He absorbed the hit songs of the day but his main interests were Soul music, Rock, Blues and Funk. “I listened to everything. Buddy Guy, The Cure, Parliament/Funkadelic, B.B. King, James Brown, Johnnie Taylor, The Offspring, Silkk The Shocker, Pink Floyd, The Isley Brothers, Lightning Hopkins, Tupac, Cheap Trick. Oh, the list goes on and on.”
At age 11, after receiving a Jimi Hendrix CD as a gift from a cousin he began taking guitar seriously, dedicating up to 8 or 9 hours every day practicing guitar. “I spent all my time playing, it was all I wanted to do”, Sears says. “Music gave me an outlet to express myself and I found joy and happiness in it.” At age 12 Reggie asked his dad to take him to a Blues jam at a local club and he soon began sitting in with local bands. Within a few months he was playing professionally. His love for music combined with his love of learning fused together and had Sears on his musical path.
Sears began gaining recognition as a young Blues prodigy and at the age of 12 years old was an invited special guest performer with the legendary Fruteland Jackson at the 17th annual Sound Advice Blues Festival earning rave reviews for his mature playing and he soon began sharing the stage alongside an impressive list of revered artists such as Rock and Roll Hall of Fame inductees 'The Temptations', 'Solomon Burke', Lifetime achievement award-winner 'Pinetop Perkins', Blues hall-of-fame inductee 'Hubert Sumlin', Grammy award-winners 'Inner Circle' (of "Bad Boys" fame), Blues hall-of-fame inductees 'Charlie Musselwhite' & 'Bobby Rush', Rap pioneer 'Blowfly', and multi-platinum 'G. Love and Special Sauce' among many others.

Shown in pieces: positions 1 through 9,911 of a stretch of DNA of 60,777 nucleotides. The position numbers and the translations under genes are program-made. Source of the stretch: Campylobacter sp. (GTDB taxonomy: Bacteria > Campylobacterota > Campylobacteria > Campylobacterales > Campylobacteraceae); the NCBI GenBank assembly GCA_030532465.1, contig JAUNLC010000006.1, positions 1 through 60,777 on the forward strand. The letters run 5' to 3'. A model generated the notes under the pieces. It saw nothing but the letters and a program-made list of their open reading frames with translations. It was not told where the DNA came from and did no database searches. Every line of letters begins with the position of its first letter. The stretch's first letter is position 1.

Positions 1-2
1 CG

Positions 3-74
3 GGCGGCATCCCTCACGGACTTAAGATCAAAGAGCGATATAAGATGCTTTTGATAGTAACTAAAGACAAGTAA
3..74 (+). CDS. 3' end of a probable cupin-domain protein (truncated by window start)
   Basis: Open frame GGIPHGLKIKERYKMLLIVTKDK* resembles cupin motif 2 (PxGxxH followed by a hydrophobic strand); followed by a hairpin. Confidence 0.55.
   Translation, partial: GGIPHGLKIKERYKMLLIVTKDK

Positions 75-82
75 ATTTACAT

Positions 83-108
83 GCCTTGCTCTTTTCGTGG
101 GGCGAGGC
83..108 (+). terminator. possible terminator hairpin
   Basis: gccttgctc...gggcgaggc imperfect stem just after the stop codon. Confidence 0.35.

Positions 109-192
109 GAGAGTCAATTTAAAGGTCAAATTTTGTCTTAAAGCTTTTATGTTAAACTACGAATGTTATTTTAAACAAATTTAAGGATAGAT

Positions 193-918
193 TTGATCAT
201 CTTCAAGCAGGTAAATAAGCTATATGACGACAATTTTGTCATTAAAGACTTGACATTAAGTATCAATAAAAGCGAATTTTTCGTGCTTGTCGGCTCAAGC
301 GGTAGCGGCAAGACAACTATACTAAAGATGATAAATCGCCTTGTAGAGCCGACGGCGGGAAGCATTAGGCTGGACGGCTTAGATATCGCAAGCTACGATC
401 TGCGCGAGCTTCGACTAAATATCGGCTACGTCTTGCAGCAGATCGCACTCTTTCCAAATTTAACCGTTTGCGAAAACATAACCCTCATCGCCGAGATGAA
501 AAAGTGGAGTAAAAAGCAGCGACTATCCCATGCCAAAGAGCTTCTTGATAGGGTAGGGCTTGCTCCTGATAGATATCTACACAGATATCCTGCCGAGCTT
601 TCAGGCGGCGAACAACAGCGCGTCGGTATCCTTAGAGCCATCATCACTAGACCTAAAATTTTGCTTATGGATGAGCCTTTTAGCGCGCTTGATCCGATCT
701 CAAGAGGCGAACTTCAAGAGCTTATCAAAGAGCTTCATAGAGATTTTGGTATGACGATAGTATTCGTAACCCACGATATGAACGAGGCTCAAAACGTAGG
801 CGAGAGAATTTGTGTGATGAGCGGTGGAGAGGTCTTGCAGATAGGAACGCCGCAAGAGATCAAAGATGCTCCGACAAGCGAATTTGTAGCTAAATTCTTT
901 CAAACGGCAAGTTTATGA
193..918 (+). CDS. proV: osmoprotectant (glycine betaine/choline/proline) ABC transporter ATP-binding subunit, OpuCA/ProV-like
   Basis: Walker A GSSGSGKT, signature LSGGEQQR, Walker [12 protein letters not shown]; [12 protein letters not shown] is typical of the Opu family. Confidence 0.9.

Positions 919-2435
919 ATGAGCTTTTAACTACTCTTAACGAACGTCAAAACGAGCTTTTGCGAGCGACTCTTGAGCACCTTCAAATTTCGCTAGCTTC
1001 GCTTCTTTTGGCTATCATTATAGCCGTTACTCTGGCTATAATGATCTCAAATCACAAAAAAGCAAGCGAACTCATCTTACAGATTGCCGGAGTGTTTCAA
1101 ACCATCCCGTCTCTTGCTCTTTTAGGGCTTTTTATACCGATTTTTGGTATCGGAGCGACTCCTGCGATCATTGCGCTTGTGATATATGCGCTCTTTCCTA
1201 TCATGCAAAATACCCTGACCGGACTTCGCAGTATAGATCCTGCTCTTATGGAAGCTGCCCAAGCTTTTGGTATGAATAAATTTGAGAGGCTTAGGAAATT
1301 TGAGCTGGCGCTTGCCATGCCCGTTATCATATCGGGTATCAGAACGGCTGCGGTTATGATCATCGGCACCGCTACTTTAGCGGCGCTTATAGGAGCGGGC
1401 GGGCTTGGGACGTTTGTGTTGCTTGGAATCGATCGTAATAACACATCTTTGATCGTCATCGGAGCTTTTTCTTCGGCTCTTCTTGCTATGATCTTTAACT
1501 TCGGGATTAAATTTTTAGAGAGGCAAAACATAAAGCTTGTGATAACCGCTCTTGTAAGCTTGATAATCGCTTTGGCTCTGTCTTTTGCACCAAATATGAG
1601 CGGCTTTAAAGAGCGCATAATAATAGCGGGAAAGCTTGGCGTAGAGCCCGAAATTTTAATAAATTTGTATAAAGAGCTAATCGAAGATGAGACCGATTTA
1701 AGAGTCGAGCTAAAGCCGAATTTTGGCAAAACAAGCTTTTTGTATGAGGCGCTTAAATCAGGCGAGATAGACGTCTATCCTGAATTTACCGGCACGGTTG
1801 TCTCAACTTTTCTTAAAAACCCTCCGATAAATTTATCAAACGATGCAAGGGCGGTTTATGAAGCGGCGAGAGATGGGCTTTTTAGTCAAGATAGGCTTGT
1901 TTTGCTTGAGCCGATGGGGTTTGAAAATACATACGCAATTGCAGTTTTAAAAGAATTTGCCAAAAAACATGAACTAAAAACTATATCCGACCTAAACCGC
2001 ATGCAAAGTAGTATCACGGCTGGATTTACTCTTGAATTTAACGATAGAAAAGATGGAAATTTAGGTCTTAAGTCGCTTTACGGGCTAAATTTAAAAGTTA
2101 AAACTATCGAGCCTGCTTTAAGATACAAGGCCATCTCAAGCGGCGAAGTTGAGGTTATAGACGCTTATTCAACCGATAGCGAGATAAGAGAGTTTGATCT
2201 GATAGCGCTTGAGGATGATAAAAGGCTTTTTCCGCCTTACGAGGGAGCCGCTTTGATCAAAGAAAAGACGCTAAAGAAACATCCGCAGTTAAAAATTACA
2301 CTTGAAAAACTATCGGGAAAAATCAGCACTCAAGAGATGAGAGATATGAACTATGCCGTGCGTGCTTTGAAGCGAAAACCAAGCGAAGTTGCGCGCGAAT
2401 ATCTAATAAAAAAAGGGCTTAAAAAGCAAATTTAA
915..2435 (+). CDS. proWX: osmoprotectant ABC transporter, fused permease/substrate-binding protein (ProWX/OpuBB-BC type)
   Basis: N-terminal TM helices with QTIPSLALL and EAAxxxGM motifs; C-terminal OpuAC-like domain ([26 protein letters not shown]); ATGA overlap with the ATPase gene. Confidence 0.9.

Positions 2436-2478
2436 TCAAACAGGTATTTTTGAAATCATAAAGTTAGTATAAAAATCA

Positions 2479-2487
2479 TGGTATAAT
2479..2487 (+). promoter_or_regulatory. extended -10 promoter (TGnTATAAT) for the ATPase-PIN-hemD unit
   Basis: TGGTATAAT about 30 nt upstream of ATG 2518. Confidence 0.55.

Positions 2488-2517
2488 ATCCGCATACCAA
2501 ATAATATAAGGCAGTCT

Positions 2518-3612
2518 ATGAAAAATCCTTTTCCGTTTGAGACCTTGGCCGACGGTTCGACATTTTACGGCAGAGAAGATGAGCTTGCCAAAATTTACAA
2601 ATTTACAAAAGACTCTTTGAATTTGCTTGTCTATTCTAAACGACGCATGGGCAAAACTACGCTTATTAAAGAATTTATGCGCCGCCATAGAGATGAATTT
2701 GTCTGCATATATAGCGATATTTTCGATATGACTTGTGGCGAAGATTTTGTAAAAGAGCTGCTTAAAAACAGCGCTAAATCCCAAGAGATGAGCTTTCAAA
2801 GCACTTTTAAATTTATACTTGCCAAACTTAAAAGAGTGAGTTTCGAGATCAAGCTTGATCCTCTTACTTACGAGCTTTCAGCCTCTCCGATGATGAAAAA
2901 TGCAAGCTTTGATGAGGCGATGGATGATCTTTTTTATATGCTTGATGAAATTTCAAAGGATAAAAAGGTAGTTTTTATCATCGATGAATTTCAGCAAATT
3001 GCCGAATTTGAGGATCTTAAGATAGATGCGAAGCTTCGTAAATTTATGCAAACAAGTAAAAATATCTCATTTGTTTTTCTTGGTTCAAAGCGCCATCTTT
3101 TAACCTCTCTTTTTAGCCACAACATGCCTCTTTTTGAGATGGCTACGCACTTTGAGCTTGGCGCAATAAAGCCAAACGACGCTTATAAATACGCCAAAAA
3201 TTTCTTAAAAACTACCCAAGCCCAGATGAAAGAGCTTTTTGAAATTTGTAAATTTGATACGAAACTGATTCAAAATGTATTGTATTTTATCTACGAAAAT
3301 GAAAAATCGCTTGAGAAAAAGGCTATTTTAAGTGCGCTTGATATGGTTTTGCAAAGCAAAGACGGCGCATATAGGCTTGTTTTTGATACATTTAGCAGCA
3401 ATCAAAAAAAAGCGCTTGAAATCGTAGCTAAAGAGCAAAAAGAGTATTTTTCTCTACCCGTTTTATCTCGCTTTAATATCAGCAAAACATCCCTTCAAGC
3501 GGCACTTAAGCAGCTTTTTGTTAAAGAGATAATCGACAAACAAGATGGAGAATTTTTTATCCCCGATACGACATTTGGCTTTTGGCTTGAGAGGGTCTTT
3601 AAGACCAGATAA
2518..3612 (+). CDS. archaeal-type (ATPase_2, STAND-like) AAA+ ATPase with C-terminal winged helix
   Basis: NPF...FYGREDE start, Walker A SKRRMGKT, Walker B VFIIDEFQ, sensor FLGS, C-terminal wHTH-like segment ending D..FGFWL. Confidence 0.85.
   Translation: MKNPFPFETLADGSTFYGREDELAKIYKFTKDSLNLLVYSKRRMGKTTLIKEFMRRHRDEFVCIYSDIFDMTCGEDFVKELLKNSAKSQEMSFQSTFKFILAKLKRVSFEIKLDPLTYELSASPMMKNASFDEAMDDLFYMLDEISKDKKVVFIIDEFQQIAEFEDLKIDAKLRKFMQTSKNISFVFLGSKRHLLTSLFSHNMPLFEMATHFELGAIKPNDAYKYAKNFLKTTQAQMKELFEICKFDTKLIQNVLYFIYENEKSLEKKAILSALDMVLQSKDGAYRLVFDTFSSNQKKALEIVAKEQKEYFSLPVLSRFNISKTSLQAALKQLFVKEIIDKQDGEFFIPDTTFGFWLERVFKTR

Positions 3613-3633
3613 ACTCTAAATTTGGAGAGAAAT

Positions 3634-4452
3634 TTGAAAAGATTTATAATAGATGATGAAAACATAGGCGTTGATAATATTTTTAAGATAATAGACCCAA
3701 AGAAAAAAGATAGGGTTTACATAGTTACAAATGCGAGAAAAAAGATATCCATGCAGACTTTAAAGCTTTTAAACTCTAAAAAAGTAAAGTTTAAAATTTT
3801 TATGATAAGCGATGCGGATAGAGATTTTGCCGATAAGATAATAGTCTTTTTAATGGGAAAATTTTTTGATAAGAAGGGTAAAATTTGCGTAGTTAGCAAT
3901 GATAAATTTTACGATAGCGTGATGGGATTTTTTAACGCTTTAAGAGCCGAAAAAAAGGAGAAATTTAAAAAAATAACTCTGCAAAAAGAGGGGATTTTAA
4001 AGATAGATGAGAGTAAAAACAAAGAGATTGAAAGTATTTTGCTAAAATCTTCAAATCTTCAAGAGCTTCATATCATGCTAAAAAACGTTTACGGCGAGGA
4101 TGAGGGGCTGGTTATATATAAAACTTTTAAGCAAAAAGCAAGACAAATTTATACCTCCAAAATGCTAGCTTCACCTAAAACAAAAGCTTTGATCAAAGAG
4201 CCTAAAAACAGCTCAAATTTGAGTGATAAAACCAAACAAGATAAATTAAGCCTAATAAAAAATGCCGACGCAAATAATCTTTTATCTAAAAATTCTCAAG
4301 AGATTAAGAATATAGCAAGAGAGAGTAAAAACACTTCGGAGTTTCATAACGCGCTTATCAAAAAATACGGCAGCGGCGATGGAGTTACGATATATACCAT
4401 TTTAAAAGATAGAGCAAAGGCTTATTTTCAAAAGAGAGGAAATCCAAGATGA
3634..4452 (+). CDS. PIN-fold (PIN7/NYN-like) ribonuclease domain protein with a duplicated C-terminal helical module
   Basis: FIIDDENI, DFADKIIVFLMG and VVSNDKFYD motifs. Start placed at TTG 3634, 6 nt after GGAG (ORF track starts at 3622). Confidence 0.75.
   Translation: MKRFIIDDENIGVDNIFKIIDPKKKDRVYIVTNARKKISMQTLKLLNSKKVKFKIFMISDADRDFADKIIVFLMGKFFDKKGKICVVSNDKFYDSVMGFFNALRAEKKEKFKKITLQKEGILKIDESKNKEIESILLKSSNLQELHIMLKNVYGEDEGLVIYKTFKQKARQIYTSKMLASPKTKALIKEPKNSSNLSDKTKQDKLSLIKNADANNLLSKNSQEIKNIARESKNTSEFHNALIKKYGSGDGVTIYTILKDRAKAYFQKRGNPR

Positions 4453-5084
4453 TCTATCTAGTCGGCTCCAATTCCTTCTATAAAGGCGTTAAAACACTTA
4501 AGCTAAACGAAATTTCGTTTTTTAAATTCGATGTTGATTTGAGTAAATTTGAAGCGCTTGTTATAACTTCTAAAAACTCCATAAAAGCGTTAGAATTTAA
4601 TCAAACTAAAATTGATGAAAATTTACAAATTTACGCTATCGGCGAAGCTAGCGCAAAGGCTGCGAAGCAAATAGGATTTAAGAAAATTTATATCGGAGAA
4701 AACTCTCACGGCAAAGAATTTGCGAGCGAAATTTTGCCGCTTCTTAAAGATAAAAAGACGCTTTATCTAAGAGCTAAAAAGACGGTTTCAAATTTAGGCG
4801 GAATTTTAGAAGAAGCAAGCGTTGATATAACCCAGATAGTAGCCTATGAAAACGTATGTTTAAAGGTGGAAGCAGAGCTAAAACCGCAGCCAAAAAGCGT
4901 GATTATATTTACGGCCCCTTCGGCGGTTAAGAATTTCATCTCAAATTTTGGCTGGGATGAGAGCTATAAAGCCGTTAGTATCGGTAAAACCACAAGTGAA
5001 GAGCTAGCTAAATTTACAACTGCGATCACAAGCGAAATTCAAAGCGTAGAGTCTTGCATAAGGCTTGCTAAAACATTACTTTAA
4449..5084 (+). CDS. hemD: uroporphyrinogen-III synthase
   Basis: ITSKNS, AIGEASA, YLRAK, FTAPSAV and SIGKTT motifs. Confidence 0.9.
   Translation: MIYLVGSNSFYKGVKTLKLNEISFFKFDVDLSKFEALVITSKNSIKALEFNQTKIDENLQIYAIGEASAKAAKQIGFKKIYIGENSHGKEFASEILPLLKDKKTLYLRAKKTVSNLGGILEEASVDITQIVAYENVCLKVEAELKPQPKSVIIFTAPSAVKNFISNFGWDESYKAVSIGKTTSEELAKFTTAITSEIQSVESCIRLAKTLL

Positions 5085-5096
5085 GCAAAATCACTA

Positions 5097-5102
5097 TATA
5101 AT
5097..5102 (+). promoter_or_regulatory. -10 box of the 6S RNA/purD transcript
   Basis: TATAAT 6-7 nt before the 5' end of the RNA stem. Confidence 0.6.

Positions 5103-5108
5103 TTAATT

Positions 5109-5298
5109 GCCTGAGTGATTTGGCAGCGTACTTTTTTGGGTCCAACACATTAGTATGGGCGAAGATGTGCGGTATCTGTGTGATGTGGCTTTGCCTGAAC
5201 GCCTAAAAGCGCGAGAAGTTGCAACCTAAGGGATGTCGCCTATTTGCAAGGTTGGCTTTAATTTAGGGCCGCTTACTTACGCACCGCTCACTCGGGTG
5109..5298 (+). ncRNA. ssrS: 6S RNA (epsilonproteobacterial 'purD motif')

In early 2004 Sears assembled a backing band consisting of veteran musicians and he began booking weekend shows anywhere he could play- local clubs, festivals, house parties, juke joints- building his name regionally, developing a small but loyal fan base and attracted the attention of several indie & major labels. By that summer he was working the Blues circuit practically every night.
Reggie's national debut album “Transitions”, a Jazz-Rock influenced collection of classic and obscure Blues covers was recorded live-in-the-studio and released in September 2005 when he was only 14 years old. During this time Sears enrolled in online school and began touring full-time in support of “Transitions” headlining notable venues such as The House of Blues- Orlando FL; Hard Rock Café-Miami, FL; Fremont Street Experience in Las Vegas as well as a slew of music festivals. The “Transitions” tour was successful and earned rave reviews, including an article in ‘Rock River Times’ declaring “The kid from Florida proved he deserves his place on the national Blues scene.”